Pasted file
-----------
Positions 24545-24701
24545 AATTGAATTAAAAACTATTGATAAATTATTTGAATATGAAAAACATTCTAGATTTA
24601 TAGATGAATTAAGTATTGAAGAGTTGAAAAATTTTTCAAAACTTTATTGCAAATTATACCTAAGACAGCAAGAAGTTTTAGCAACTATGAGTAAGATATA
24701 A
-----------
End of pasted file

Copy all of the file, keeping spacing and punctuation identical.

Positions 24545-24701
24545 AATTGAATTAAAAACTATTGATAAATTATTTGAATATGAAAAACATTCTAGATTTA
24601 TAGATGAATTAAGTATTGAAGAGTTGAAAAATTTTTCAAAACTTTATTGCAAATTATACCTAAGACAGCAAGAAGTTTTAGCAACTATGAGTAAGATATA
24701 A